Suddenly, I miss it. You know how it is ... I always thought I could go back and stay at the case de passage, and then tour the country, staying with Peace Corps volunteers the whole way. Now I'd have to stay with missionaries. And I'd have to find a hotel in the capital first! Sheesh ... that sounds like such work.
People really, really hate Jews. Some people may ask why. Any group that's this vilified must be doing something wrong, right?
Well, as a Christian, I believe that God's creation has fallen into Satan's hands, and Satan, as god of this world, still feels there is a score to settle with this desert tribe that escaped Egypt, carried the news of the one true God and God's law, birthed the prophets and the messiah, and still endure without idolatry, despite the best efforts of the world, the devil and the flesh to corrupt and destroy them.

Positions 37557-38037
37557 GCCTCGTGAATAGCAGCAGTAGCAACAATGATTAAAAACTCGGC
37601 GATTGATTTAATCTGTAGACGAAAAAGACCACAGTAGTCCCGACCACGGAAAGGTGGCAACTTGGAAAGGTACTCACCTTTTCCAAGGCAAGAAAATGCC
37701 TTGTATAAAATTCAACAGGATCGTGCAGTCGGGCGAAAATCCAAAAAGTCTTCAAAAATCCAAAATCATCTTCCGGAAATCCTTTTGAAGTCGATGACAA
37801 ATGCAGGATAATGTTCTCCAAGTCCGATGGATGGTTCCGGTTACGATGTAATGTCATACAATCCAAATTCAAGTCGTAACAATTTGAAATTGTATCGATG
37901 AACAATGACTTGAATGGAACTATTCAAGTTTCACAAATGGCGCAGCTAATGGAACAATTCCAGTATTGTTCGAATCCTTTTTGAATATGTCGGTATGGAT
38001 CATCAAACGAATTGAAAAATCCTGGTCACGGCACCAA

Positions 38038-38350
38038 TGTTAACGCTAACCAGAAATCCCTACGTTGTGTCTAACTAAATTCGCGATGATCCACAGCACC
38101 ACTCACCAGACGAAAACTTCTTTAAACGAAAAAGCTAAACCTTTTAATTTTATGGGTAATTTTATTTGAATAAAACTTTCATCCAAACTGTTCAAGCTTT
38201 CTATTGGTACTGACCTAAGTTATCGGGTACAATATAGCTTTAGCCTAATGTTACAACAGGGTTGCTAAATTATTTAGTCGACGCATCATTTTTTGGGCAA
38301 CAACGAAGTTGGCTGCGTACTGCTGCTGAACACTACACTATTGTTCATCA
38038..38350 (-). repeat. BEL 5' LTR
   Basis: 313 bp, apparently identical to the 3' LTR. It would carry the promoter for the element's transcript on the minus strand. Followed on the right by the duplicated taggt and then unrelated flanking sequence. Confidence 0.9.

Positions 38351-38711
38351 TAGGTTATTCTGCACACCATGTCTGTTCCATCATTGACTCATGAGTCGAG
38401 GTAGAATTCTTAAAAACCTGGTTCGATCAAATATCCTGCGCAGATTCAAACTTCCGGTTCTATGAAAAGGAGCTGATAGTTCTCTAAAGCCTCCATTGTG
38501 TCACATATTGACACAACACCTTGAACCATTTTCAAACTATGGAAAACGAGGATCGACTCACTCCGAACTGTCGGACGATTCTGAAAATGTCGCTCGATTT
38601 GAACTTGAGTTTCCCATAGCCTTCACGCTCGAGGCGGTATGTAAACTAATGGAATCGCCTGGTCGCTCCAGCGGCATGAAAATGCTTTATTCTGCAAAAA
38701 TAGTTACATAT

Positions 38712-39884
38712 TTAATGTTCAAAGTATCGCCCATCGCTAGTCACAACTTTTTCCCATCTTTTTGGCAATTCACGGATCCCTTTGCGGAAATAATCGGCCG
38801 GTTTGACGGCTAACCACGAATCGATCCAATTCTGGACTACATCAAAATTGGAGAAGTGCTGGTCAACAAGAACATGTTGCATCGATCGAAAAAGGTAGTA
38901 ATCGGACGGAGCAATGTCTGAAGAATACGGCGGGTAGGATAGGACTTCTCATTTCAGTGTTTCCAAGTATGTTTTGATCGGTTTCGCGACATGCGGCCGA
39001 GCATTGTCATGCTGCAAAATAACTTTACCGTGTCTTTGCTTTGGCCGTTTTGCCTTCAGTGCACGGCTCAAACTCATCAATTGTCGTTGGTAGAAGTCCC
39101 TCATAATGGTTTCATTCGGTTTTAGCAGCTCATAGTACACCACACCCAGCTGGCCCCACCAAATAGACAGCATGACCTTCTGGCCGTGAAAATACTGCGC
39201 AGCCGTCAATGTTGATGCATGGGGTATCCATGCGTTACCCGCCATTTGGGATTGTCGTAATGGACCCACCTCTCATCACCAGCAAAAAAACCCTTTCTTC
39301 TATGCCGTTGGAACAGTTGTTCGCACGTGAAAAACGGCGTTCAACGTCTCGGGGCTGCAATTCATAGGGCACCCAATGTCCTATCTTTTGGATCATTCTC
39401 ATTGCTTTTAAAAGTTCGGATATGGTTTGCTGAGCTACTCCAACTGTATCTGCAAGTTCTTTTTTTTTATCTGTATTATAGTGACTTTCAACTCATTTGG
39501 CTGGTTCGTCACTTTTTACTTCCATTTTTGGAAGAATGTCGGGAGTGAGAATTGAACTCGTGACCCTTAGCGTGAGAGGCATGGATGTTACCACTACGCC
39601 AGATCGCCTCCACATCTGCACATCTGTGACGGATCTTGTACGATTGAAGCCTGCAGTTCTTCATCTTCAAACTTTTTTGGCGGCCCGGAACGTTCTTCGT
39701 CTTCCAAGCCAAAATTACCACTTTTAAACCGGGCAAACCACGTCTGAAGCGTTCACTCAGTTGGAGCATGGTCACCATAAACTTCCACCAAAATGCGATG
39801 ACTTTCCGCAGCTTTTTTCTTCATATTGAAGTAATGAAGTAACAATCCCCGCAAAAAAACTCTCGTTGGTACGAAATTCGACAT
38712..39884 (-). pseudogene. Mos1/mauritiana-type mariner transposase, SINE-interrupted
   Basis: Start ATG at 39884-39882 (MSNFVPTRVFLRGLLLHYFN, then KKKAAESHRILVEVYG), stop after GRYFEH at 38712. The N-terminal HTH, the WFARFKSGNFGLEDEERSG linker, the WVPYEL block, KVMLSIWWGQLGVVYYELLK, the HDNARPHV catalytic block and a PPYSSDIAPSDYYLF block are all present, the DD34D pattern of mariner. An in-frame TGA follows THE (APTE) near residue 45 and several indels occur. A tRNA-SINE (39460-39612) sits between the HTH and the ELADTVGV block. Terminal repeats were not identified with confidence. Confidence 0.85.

So to answer my question, no. What they did wrong was cling to the truth.
What I'm saying is this: Say there never was a zionist movement and there is no Israel today. The Jews would still be persecuted, somewhere, for some trumped up charge. You see, it's their presence that's offensive to the god of this world, and the devil looks around for someone who's enough of a loser to listen to his lies and carry out his revenge.
Thus, whenever I hear people trashing the Jews, I hear behind their voices the insidious tone of the god of this world, whispering, trying to get even, trying to cover up knowledge of the one, true and living God.